The scheme involved a series of linked blocks on land occupied by a bungalow and two detached houses. The architect had devised a scheme which took advantage of the sloping site, with up to six storeys of accommodation with linked blocks forming a ‘C’ shape around a central courtyard. It was visually well contained, and the inspector agreed that a suitable redevelopment would make more effective use of a brownfield site close to a town centre. However, he had doubts about the excessive bulk and massing of parts of the scheme including a large scale gable feature. It would not provide, as the appellant suggested, a transition between residential and institutional uses and it would not provide an active outlook for residents.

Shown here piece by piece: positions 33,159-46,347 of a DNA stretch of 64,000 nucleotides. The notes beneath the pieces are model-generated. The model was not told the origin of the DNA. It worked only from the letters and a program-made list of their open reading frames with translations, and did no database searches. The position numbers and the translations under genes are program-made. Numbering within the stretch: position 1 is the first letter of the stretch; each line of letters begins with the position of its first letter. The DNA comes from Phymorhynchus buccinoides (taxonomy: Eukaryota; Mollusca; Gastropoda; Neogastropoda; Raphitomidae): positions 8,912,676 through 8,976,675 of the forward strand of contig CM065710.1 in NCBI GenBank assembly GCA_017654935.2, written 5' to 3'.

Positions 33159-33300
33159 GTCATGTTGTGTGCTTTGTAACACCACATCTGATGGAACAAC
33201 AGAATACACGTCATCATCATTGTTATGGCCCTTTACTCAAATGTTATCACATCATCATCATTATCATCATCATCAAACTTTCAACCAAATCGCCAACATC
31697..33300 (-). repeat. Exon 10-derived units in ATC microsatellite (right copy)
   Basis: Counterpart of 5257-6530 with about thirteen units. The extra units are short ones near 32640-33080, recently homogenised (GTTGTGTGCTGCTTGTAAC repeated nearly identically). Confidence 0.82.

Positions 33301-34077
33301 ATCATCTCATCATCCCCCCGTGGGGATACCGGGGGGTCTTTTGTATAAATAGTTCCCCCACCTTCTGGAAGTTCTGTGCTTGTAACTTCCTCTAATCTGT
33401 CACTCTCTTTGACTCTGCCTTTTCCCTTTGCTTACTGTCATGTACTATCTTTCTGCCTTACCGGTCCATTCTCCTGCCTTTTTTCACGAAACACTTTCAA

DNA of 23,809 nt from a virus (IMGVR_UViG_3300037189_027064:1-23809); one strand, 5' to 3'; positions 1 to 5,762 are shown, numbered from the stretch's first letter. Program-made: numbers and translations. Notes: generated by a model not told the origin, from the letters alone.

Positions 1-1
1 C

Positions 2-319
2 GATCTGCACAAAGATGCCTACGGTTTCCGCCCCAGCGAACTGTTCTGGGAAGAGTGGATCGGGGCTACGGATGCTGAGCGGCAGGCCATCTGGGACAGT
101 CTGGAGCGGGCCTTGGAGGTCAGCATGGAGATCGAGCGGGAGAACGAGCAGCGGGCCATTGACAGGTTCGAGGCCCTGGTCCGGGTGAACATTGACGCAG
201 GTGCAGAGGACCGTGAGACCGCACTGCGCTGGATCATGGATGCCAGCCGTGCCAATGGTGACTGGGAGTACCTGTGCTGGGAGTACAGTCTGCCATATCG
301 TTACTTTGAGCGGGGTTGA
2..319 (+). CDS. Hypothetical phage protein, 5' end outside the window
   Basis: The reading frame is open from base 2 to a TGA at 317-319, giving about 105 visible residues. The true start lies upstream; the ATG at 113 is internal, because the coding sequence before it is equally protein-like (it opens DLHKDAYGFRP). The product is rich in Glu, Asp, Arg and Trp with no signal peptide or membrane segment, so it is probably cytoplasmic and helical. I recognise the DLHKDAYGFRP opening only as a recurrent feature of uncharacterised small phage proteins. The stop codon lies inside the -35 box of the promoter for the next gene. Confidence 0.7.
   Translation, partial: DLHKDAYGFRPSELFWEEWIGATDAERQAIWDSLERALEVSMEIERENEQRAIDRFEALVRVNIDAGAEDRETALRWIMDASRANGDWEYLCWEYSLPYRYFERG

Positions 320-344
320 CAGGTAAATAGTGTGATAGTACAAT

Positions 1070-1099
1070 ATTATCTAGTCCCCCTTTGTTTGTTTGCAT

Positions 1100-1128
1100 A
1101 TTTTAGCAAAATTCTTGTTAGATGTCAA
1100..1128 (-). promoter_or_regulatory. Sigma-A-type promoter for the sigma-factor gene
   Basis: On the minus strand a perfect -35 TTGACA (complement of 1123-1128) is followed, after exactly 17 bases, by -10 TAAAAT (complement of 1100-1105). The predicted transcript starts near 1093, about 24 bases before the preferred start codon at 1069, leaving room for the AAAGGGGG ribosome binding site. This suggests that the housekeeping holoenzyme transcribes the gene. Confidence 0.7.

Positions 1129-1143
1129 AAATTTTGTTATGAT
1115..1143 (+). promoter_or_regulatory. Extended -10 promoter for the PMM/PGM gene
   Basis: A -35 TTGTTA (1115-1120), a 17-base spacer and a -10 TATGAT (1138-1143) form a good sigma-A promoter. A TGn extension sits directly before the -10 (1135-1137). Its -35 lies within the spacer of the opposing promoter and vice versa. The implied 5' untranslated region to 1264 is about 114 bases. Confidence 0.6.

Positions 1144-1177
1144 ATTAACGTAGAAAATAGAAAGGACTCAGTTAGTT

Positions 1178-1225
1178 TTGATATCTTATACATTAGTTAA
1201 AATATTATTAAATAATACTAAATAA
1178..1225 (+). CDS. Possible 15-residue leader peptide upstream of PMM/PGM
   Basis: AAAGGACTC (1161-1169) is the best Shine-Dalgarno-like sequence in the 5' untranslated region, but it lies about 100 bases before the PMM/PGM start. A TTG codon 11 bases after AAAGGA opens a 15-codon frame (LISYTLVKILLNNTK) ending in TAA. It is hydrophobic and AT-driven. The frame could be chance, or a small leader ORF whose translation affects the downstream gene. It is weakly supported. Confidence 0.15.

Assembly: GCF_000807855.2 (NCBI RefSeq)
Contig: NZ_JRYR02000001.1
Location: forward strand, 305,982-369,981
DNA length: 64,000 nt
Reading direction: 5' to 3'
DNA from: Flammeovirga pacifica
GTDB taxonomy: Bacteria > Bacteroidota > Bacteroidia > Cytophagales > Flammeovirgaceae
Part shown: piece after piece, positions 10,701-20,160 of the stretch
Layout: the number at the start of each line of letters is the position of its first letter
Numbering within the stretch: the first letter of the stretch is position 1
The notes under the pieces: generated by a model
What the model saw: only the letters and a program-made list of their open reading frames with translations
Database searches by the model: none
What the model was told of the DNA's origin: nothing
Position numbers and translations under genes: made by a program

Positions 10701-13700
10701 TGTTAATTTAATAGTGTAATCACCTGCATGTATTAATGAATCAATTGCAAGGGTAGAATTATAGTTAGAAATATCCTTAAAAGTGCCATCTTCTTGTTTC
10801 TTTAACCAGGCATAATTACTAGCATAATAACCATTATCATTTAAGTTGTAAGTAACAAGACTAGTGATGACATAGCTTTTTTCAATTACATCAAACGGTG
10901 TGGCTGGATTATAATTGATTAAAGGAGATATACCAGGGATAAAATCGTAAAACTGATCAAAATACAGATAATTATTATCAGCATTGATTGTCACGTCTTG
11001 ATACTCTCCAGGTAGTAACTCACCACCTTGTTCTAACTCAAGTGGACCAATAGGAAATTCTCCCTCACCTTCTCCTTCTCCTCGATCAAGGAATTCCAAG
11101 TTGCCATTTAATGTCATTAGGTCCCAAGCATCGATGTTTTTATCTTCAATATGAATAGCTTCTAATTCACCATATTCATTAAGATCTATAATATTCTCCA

A further concern was the potential impact on the SAC as a result of traffic generation. The proposal would contribute towards increased nitrogen dioxides and ammonia. The council were working with Natural England to prepare an air quality mitigation strategy but there was no firm date for its completion. The inspectror rejected the appellant’s claim that in isolation the scheme would have a minimal impact on air quality. Cumulatively, small schemes would add to the deterioration of air quality and until adequate mitigation had been agreed as part of an emerging local plan, this also counted against the scheme.
Inspector: David Reed; Inquiry